Other instances of no-fly zones include Operation Deny Flight, a NATO-led effort to protect civilians from attacks during the Bosnian war from 1993 to 1995.

The UN Security Council also backed a no-fly zone in Libya during the country’s 2011 civil war. A NATO-led military coalition intervened in Libya to enforce this UN resolution.

No-fly zones have never stopped a war. In Bosnia in the 1990s, NATO-led no-fly zones may have reduced the Serbs’ opportunities to attack Bosnian Muslims and others. But it is extremely hard to determine the number of civilians lives saved by past airspace bans.

What is certain, however, is that Russia, the subject of any potential no-fly zone in Ukraine, is a vastly different target than that of any prior airspace ban in the past 30 years.

Why a no-fly zone in Ukraine is risky

Implementing and enforcing a no-fly zone in Ukraine has significant risk for escalating the conflict.

It would be the first US imposition of a no-fly zone during an international conflict. It would also represent the first time that a nuclear power like Russia has been subject to such a ban.

These two factors create an unusual level of severe risk for escalating the war.

US Secretary of State Antony Blinken has warned that a no-fly zone involves sending “NATO planes into Ukrainian airspace… to shoot down Russian planes.”

Russian President Vladimir Putin has said Russia will view any such US or NATO planes “as participants of the military conflict,” suggesting a military response from Russia would be likely.

It is also not clear how useful imposing air controls over Ukraine would be. The Russian air force has been surprisingly inactive during this war. Instead, Russia has been attacking Ukraine primarily through ground force operations, including missiles and rockets.

The UN estimates that at least 636 civilians have been killed in the war so far. Most of these civilians have been killed by Russian missiles, rockets, and artillery—not aircraft.

Russia has also launched most of its air attacks on Ukraine from Russian airspace, not from over Ukraine. Because Russian aircraft shoot long-range missiles over the border, even a no-fly zone over the entirety of Ukraine would not stop these attacks.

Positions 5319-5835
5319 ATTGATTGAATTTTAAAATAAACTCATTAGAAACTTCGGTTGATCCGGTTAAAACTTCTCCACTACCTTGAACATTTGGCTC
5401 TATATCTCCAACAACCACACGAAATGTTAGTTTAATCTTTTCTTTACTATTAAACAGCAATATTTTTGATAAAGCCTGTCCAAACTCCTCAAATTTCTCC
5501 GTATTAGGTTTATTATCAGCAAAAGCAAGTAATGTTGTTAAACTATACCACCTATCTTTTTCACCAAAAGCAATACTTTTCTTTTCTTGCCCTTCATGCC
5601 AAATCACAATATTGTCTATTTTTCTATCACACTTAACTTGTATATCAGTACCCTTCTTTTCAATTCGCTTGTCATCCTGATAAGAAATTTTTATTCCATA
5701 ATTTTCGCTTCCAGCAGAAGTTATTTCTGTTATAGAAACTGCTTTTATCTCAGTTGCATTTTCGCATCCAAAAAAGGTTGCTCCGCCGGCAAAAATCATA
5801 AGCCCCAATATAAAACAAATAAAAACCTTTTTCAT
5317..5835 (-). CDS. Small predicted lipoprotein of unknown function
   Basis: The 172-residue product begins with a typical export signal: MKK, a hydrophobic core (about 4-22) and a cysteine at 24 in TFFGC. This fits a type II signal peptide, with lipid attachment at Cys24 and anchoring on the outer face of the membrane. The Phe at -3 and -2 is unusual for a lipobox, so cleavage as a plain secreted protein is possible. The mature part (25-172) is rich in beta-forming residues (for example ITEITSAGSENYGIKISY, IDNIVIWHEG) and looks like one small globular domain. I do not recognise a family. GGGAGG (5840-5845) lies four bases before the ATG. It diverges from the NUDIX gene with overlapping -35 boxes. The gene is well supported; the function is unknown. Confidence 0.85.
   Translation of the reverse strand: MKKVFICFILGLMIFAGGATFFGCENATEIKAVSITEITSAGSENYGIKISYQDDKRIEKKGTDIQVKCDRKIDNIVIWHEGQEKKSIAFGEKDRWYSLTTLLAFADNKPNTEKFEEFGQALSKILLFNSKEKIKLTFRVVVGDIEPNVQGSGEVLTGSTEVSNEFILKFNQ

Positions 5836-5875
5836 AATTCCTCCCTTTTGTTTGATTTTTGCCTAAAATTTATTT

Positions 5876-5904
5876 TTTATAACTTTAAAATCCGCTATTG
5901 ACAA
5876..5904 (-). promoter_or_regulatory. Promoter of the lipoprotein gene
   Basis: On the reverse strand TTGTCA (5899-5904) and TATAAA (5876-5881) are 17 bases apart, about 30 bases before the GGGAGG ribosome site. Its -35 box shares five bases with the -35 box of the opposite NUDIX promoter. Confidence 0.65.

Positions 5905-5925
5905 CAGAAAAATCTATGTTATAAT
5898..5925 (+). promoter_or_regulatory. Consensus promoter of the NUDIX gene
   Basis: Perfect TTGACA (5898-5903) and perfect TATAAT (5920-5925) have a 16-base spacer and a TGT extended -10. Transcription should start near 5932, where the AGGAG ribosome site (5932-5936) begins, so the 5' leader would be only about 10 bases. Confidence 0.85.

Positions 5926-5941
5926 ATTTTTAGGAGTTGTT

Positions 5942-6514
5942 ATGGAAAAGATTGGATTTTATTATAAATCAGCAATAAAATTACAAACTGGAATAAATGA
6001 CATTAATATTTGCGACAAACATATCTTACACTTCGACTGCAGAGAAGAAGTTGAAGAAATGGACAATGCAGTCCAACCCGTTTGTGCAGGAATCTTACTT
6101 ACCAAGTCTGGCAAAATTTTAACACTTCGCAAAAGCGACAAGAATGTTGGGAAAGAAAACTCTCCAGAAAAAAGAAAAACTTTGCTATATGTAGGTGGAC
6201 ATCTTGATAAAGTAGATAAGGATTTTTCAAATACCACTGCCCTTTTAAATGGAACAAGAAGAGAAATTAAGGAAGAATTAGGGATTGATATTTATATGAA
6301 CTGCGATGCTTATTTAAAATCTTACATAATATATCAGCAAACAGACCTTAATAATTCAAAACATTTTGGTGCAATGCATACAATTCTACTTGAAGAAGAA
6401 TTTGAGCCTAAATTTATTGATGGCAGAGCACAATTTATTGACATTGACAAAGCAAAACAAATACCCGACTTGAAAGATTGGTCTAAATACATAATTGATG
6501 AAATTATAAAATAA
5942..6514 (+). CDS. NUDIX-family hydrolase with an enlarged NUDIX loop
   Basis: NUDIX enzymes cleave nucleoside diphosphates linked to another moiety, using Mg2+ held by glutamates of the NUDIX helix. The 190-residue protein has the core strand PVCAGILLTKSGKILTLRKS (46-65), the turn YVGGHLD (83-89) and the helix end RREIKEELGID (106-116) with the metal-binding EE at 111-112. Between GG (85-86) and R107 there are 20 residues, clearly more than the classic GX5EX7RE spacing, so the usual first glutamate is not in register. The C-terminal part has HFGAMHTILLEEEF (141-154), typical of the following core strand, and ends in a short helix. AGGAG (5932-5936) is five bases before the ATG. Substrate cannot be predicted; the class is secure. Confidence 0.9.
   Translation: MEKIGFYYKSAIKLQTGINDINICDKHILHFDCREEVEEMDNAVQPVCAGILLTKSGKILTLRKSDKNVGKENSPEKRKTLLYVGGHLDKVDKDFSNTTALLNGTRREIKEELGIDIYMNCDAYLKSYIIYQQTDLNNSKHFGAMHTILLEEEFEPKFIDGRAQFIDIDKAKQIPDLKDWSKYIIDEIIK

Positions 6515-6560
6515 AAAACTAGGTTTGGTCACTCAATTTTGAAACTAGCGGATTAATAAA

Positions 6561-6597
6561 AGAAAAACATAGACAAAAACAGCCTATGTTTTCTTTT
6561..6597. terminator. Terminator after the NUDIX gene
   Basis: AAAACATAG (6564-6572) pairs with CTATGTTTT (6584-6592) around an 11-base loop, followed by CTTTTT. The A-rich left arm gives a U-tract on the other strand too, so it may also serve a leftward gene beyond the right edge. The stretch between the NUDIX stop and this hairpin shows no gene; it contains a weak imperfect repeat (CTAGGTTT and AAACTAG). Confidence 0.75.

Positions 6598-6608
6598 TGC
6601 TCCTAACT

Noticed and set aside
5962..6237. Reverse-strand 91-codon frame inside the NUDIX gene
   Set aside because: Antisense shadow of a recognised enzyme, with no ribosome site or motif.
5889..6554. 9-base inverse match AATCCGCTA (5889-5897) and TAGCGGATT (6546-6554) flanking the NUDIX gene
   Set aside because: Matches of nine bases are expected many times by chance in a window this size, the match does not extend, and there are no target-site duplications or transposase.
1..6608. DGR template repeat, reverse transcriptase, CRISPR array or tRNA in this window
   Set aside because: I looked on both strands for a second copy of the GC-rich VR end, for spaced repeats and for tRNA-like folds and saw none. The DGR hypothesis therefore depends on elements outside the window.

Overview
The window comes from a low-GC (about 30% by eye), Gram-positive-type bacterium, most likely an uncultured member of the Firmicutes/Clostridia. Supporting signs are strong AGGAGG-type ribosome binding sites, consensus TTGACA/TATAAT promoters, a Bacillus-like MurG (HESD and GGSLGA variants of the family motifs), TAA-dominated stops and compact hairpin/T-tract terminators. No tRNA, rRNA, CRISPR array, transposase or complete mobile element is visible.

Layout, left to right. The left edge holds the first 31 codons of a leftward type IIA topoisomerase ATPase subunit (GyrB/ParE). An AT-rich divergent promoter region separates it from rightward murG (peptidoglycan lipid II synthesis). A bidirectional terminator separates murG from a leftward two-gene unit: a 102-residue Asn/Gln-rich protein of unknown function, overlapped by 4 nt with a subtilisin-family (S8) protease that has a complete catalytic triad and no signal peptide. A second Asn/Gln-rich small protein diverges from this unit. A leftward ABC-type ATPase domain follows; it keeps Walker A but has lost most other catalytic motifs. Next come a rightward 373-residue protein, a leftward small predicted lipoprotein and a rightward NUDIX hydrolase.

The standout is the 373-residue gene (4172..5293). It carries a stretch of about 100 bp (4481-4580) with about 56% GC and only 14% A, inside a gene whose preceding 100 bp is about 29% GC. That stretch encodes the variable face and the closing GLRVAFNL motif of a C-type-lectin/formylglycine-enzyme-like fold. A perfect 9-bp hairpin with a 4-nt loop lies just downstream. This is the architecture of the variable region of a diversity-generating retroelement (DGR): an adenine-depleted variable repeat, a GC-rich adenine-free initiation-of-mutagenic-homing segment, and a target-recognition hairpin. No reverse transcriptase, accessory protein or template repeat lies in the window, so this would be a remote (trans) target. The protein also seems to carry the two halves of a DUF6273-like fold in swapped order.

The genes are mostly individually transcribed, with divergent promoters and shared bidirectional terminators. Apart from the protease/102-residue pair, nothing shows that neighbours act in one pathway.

A great deal could go wrong with a no-fly zone

The phrase “establish a no-fly zone” can sound calm, civilized, and achievable. But establishing and maintaining this control can become complicated by a range of tactical errors, misunderstandings, and miscalculations that are impossible to anticipate and could lead to unwanted escalation.

For example, two American F-15C fighters patrolling the Iraqi no-fly zone established after the 1991 Gulf War mistakenly shot down and destroyed two American UH-60 Black Hawk helicopters on April 14, 1994. All 26 passengers (15 Americans and 11 foreign officials) on the Black Hawks were killed.

The accidental attack, in clear skies and with working communications, was the result of a series of misidentifications and misunderstandings.

This tragedy occurred outside of any active combat zone, in circumstances entirely under American control, and after the US military had had three years to rehearse and perfect procedures for maintaining the Iraq no-fly zone.

Now consider what mistakes and misjudgments—by any party—might occur when NATO attempts to establish a no-fly zone to counter the highly capable and committed Russian military, in a brutally active combat zone.

It is not hyperbole to say that anything could go wrong.

Zelenskyy’s desire to get any possible international assistance that could aid Ukraine is entirely understandable. But there is every reason to believe a no-fly zone over part of Ukraine would have no meaningful military impact. It would, however, involve a catalog of risks, and potentially trigger a counter escalation by Moscow.

If the US is trying to avoid World War III, recognizing the risks and liabilities of a no-fly zone could help to do just that. Even for those who, rightly, have the deepest sympathy for the Ukrainians and feel profound anger at Russia’s leadership, these are important considerations.

This article is republished from The Conversation under a Creative Commons license. Read the original article.